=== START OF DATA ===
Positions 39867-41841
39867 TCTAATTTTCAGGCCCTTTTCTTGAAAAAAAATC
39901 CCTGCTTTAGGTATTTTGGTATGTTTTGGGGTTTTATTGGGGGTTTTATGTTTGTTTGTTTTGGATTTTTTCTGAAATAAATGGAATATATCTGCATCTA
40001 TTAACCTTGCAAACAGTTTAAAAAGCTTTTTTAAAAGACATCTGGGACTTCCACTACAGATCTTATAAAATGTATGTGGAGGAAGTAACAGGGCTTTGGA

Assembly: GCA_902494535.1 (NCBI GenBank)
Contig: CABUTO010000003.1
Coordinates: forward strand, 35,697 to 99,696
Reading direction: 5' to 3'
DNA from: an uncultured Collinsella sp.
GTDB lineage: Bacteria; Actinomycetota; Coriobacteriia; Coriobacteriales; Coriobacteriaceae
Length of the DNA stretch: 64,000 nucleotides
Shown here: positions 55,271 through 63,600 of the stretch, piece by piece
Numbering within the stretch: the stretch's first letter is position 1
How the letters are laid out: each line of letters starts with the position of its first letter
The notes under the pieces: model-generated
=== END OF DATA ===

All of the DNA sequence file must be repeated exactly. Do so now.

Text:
Positions 39867-41841
39867 TCTAATTTTCAGGCCCTTTTCTTGAAAAAAAATC
39901 CCTGCTTTAGGTATTTTGGTATGTTTTGGGGTTTTATTGGGGGTTTTATGTTTGTTTGTTTTGGATTTTTTCTGAAATAAATGGAATATATCTGCATCTA
40001 TTAACCTTGCAAACAGTTTAAAAAGCTTTTTTAAAAGACATCTGGGACTTCCACTACAGATCTTATAAAATGTATGTGGAGGAAGTAACAGGGCTTTGGA

Assembly: GCA_902494535.1 (NCBI GenBank)
Contig: CABUTO010000003.1
Coordinates: forward strand, 35,697 to 99,696
Reading direction: 5' to 3'
DNA from: an uncultured Collinsella sp.
GTDB lineage: Bacteria; Actinomycetota; Coriobacteriia; Coriobacteriales; Coriobacteriaceae
Length of the DNA stretch: 64,000 nucleotides
Shown here: positions 55,271 through 63,600 of the stretch, piece by piece
Numbering within the stretch: the stretch's first letter is position 1
How the letters are laid out: each line of letters starts with the position of its first letter
The notes under the pieces: model-generated